Arts Review, Movies
Tim Burton, director
Scott Alexander & Larry Karaszewski, writers
Starring: Amy Adams (Margaret Keane), Christoph Waltz (Walter Keane), Krysten Ritter (DeeAnn), Danny Huston (Dick Nolan), Jason Schwartzman (Ruben), Terence Stamp (John Canaday), Delaney Raye (young Jane Keane), Madeleine Arthur (older Jane Keane)
Tim Burton has tackled yet another eccentric subject in Big Eyes, but for once, his story-telling approach is quite conservative. Amy Adams and Christoph Waltz dominate proceedings as the Keanes, an art couple who scored an unlikely success in the late 1950s and early 60s with a series of paintings featuring waifs with big eyes.
Was it art? Illustration? Kitsch?
Whatever it was, for a time, the pieces were incredibly successful. Walter Keane (Waltz), a charming hustler, took credit for the paintings, which he claimed were inspired by the homeless orphans he encountered in post-War Europe. Actually, the works were created by his wife Margaret (Adams), who agreed to keep their secret hidden even from Jane, her daughter from a first marriage she left before meeting Walter.
The Keanes and their waif paintings were very much a part of the San Francisco counter-culture at the time. They fit in with beat literature, jazz music, black clothes, berets and coffee houses. Somehow they seemed “alternative”: art that represented a difference in societal values during a time when Cold War conservatism was finally being challenged.
What was happening with the Keanes was anything but “alternative.” A man was taking advantage of a woman while building up his own reputation thanks in a large part to a newspaper columnist based on Herb Caen but called Dick Nolan (Danny Huston) in the film. Most of Burton’s film concentrates on the tempestuous relationship between the Keanes but the most entertaining scenes take place in jazz clubs and art galleries, where Walter Keane’s crazy charm, well recorded by Nolan, is part of the atmosphere of the times.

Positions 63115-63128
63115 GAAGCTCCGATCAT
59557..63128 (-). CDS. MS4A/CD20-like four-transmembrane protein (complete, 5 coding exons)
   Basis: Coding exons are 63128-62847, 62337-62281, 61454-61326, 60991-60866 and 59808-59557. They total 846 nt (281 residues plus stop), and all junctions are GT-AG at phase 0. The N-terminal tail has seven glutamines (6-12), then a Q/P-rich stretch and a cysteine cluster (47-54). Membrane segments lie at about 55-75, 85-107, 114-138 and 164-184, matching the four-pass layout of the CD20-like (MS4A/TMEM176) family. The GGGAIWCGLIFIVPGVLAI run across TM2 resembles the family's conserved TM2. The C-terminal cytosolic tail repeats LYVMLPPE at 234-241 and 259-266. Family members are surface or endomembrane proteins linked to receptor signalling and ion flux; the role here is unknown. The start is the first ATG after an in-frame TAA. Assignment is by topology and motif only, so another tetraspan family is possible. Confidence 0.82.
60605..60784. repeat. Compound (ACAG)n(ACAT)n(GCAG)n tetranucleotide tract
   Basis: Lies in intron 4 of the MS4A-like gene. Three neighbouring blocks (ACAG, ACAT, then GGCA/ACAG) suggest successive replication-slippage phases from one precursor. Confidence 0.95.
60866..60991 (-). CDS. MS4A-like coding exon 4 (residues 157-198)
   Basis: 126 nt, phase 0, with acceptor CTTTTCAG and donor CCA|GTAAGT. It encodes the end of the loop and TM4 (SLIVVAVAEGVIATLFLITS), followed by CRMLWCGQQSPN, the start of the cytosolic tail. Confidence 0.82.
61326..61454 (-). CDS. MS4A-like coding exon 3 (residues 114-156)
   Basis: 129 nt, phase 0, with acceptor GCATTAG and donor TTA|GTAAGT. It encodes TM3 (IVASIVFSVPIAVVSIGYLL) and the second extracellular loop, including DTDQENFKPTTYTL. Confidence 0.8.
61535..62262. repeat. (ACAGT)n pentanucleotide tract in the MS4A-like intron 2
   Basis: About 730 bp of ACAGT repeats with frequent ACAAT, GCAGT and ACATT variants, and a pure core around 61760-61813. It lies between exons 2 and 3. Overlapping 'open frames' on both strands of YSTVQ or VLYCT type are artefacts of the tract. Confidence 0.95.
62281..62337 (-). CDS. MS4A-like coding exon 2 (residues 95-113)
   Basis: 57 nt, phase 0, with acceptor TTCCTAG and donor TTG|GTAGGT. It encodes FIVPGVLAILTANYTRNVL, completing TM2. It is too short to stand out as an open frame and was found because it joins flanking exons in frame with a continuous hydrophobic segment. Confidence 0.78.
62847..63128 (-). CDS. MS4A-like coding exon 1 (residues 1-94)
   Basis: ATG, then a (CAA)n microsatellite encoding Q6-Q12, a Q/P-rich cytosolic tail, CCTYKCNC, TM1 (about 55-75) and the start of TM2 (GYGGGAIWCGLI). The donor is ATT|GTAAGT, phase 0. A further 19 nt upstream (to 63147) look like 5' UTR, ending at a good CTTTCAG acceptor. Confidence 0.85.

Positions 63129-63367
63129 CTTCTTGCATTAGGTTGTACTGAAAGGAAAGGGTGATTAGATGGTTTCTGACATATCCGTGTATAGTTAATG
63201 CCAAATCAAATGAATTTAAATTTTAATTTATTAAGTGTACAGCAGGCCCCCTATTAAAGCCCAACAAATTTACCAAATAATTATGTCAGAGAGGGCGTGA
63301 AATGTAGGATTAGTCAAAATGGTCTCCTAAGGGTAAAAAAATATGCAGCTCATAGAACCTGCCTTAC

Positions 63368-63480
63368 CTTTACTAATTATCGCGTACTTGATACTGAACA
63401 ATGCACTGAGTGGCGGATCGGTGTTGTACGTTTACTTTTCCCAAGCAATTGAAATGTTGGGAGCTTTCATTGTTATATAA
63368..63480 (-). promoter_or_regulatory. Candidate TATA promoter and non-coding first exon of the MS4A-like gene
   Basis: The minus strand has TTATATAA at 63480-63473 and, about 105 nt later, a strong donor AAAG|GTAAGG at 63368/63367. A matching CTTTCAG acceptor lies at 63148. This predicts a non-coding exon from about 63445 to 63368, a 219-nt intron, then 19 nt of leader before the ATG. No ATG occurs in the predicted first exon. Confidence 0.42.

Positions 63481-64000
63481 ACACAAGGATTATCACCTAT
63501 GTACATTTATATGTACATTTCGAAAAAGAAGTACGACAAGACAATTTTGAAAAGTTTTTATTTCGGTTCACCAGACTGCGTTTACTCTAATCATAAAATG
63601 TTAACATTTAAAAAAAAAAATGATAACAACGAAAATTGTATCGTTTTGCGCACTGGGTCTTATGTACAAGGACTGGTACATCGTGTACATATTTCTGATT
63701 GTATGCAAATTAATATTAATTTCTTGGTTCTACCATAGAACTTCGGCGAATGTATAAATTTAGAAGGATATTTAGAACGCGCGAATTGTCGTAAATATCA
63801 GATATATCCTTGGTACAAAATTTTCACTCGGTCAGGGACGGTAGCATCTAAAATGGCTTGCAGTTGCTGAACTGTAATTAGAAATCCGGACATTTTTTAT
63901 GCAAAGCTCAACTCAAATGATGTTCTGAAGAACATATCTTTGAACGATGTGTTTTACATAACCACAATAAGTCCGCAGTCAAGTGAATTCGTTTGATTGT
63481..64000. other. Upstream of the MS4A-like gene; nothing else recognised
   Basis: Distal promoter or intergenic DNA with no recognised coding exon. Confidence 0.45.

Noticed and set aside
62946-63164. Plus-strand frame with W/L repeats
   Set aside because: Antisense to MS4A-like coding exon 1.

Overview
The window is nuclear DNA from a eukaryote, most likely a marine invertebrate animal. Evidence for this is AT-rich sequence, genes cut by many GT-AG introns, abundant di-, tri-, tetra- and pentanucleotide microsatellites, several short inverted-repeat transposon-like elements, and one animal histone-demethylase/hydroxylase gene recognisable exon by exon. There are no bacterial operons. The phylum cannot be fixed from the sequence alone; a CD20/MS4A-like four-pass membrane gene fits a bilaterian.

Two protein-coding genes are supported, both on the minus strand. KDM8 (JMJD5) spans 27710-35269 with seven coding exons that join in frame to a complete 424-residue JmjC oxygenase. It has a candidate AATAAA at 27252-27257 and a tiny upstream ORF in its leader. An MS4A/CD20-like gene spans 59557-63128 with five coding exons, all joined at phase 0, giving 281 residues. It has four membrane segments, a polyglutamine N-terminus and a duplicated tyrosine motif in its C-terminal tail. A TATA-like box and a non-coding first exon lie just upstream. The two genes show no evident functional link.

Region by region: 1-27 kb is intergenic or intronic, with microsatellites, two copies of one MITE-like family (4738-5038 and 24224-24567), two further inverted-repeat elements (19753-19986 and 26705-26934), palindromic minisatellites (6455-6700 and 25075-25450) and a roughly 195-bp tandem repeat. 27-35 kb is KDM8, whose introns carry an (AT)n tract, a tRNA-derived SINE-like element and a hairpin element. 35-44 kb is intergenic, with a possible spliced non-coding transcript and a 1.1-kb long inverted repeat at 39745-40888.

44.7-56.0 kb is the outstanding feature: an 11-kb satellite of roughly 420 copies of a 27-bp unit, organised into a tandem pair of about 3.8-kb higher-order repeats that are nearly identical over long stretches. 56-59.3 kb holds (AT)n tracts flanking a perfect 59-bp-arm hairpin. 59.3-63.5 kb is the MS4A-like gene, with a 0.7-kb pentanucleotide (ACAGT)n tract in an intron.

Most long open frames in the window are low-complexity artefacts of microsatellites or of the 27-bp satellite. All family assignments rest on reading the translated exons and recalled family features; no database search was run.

After nearly a decade together, Margaret left Walter for freedom and Hawaii. With the encouragement of her daughter Jane, eventually Margaret sued Walter over the artistic rights of the paintings. The Keanes’ “paint-off” in court to prove the artistry of the principals must be one of the most unique moments in American jurisprudence.
Where’s Burton in this tale of artistic hijinks? Hiding behind the performances of Adams and Waltz and perhaps distracted by plans for other films. Big Eyes is a clever film and the story is very entertaining. Burton’s film will be a hit—but a minor one.
Written by Marc Glassman
Adjunct Professor, Ryerson University
Director, Pages UnBound: the festival and series
Editor, POV Magazine
Editor, Montage Magazine
Film Critic, The New Classical 96.3 FM
Film programmer, Planet in Focus
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